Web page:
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More guest poets

I am delighted to be able to share the work of guest poets Kathy Gee http://www.wordstring.co.uk/and Jenny Hope http://www.poetrymaker.co.uk, both of whom live in Worcestershire. Their poems appear below. On the Your Stories page you will also find “Sounds of the Fifties” by Eric Harvey which came via Facebook (many thanks, Eric) and there is now a new page dedicated to poems written by the young people who have attended my workshops. Many thanks to Kidderminster and District Youth Trust for supporting the young people.

Kathy came to two of my workshops. Her first three poems here were written in response to Museum events designed to inspire us – Reel Stories (a film) and Meet Melvyn (a talk by Melvyn Thompson which I described in my last blog).

Midlands Terracotta

A tripod stills the picture,
little girls in pinafores and lace,
their brothers cocky, each
in orange segment cap.
It must be Sunday, Ma and Pa
not working at our gate.

Around our terraced doorways,
maidens twine acanthus leaves,
their flowing hair in ribbons.
Terracotta bays are framed
by olive branches, swags
of persimmons and sunflowers.

He asked us if we would.
Of course, we said, we’d pose
for him. We’ve never been
to Umbria, know nothing
of Renaissance art, but we
are just as proud as them.

© Kathy Gee, 2013

The Tying of Knots

The complicated twists
of finger and of thumb
made perfect knots:
those non slip weavers knots
of Persian ingenuity.

The wood and metal
French machines would
prove as slow as twenty
women’s fingers, didn’t
prove a money spinner,
didn’t last for long.

And all the while,
back in the mountain
pastures of Irak,
the children, sisters, wives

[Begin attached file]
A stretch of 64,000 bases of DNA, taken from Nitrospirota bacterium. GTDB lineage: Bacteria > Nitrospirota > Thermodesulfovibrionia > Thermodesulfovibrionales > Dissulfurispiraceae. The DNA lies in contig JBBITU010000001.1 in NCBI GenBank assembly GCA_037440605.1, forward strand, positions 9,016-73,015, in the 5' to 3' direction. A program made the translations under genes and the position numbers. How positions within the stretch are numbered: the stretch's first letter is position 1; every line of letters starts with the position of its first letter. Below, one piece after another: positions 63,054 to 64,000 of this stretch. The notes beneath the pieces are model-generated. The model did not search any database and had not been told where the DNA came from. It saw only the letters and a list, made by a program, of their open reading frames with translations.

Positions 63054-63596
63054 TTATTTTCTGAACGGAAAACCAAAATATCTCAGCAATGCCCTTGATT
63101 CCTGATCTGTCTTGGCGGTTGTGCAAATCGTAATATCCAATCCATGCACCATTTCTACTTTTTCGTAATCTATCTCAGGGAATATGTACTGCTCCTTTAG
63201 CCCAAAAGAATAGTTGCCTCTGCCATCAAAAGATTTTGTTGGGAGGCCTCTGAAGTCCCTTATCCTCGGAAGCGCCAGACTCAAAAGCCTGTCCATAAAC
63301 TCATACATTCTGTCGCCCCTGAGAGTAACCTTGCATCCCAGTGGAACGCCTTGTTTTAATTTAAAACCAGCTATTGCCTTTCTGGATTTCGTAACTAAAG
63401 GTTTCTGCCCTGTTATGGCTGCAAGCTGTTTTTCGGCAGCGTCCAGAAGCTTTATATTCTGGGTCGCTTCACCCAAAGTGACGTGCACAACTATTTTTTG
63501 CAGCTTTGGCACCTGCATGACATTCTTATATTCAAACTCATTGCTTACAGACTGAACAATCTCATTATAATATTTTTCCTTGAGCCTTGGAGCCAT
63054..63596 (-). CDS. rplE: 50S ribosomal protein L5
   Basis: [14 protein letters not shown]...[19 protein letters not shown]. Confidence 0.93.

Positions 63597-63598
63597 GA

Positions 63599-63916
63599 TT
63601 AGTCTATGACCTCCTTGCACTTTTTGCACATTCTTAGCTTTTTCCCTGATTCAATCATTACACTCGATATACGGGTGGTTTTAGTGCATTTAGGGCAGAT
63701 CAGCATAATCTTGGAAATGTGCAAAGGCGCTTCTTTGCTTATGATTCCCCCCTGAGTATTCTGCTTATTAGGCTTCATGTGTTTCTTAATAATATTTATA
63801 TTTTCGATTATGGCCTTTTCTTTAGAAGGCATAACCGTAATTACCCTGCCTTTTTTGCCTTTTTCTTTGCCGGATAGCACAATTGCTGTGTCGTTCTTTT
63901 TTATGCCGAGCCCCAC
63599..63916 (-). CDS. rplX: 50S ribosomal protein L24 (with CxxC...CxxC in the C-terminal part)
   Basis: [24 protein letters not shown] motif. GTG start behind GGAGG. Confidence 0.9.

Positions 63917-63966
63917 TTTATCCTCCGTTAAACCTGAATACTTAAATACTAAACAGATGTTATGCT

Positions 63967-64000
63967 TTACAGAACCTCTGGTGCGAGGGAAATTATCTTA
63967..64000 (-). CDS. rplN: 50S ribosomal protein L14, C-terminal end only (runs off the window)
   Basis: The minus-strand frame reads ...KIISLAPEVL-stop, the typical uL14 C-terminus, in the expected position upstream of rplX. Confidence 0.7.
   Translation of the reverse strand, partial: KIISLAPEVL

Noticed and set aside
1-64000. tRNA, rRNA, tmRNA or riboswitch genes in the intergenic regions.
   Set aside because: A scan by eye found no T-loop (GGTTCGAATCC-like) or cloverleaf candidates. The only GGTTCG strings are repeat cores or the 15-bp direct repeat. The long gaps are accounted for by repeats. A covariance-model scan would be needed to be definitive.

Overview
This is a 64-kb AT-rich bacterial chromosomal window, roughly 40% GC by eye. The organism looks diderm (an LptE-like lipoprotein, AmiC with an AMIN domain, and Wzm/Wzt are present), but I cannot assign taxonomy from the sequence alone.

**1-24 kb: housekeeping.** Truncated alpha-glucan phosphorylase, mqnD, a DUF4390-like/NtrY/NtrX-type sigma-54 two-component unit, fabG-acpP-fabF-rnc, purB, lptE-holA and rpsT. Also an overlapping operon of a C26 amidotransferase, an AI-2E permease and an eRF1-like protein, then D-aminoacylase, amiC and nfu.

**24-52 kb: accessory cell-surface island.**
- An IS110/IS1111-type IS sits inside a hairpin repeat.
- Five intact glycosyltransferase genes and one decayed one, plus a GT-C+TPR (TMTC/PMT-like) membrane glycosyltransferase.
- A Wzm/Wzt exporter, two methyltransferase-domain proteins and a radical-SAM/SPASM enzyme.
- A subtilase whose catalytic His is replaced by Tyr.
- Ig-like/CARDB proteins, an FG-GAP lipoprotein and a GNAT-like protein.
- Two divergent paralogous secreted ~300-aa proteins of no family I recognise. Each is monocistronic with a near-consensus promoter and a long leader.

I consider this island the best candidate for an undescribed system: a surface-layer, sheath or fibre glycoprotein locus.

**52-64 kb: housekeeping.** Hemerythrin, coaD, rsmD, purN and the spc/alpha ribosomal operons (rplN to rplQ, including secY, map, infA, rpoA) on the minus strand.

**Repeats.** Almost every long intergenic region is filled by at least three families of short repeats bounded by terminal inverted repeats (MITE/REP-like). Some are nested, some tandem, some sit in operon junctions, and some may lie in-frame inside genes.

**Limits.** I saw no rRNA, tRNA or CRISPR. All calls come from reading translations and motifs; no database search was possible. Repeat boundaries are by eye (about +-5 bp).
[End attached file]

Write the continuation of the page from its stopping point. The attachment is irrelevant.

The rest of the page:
kept knotting wool
in thirteen colours,
using nomad patterns
that were all they knew.

© Kathy Gee, 2013

Repeat Motif

We choose our pattern,
thread our paths together
tie the knot

until unbidden ‘nots’
come creeping: knots
of boredom in the stomach,
not as close as we should be,
the knotted and unknotted
legs and folded arms
of gathered tension.

Tongues un-tied, our nots
repeat, reply, become
those non-slip knots that slip
where yes is no,
a may, may not. We tie,
hitch, twist, lash, tangle,
snarl: can we, cannot?

We chose our pattern,
knotting and weaving,
untying and leaving.

© Kathy Gee, 2013

We discussed my poem “Persian Design” (see blog 21st May) at one of the workshops and it reminded Kathy of a poem she wrote a few years ago and which appears below together with a description of how she came to write it.

“Like many poems this one is invented from several sources. I bargained for the Dosemealti rug in eastern Turkey in c1990. The merchant told me the story of how they went up into the mountains every Spring to buy from the nomadic tribes who laid their wares out in the fields. He also explained the symbolism of the nomadic life – the leaf, camel’s footprint, the five prayers of Islam and the scorpion that saved Mohammed’s life. The woman who died was another story – I found her, and will always remember her slippers. And the poem was a workshop exercise asking us to create a narrative out of something in our living room.”